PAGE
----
By Harry Phibbs
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How would Tony Blair have voted on Thursday night had he still been an MP? Given his article in The Times one can only conclude that his only objection to the Government's motion would be that it was not stronger.
Several have noted that Mr Blair damaged his own cause of liberal intervention around the globe by exaggerating the evidence to go to war in Iraq to remove Saddam Hussein. That is not to say that the war was unjustified. The difficulty was that Mr Blair used dishonest means to secure approval for that conflict. He felt the ends justified the means.
Yet it is still remarkable the extent to which that legacy has prompted the Labour Party's internationalist credentials to be abandoned. Not a single Labour MP voted for the Government's motion on Syria. I can only identify four - Ben Bradshaw, Meg Munn, John Woodcock and Ann Clywd - who were present for the debate but abstained on the Government's motion. The Labour MP Mike Gapes clearly believes a military strike would be the right thing to do - yet he voted against the Government.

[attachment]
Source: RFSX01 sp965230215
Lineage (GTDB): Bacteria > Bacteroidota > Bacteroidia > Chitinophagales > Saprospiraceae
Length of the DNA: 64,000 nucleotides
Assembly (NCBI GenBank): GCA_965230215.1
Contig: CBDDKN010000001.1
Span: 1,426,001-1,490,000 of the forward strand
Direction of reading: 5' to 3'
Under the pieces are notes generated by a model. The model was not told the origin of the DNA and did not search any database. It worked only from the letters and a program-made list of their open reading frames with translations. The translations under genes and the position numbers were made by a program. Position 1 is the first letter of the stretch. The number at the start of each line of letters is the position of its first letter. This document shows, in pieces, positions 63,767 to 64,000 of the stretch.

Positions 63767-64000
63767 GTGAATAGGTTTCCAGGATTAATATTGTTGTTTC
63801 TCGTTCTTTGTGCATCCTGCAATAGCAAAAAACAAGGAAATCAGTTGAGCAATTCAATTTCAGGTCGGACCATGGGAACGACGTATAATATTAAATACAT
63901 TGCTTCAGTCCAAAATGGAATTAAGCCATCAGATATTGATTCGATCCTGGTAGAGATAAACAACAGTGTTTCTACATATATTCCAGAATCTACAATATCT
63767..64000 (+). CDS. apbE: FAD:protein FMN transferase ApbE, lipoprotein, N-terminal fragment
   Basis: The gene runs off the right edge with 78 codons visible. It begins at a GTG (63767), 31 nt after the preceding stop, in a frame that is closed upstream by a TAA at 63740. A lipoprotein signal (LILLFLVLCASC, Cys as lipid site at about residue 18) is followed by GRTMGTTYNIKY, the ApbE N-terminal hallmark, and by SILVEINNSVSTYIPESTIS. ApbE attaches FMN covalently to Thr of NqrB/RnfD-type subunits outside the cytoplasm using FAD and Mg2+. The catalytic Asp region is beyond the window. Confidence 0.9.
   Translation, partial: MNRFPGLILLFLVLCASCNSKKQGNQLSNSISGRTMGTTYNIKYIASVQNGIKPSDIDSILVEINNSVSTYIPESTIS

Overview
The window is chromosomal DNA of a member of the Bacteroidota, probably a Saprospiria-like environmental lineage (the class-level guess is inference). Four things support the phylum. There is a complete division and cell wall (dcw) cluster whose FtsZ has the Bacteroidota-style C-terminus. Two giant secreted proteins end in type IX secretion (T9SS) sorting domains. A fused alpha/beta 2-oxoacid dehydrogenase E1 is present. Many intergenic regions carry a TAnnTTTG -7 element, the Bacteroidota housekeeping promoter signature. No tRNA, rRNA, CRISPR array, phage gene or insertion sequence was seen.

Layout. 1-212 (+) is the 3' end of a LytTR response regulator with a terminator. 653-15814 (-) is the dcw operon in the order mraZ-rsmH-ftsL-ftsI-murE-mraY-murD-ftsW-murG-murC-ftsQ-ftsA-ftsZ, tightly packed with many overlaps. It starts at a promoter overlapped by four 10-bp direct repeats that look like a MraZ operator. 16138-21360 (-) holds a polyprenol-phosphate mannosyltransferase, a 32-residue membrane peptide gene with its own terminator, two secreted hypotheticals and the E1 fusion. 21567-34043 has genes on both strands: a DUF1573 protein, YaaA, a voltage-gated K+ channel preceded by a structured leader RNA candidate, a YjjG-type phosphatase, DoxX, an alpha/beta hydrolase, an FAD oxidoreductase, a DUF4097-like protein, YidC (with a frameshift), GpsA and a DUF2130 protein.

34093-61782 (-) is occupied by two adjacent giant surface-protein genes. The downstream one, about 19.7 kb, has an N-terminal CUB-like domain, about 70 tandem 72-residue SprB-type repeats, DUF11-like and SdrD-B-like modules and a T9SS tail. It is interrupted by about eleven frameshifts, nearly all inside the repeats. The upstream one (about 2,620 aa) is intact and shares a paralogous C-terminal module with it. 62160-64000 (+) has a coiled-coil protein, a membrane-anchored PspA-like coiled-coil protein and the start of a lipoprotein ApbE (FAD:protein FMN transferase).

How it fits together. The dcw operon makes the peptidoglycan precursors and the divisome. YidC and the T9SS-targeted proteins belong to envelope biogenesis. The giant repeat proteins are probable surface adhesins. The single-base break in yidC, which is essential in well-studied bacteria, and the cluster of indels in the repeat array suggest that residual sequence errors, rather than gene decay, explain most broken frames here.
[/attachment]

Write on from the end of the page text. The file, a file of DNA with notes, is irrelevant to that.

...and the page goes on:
The Shadow Defence Secretary Jim Murphy is a member of the Henry Jackson Society advisory council. He surely believes that what David Cameron said was true. Mr Murphy could have resigned and voted with the Government. It might have made a difference. But he didn't. You don't really expect much from George Galloway. I can understand why Michael Gove directed his anger at Mr Murphy.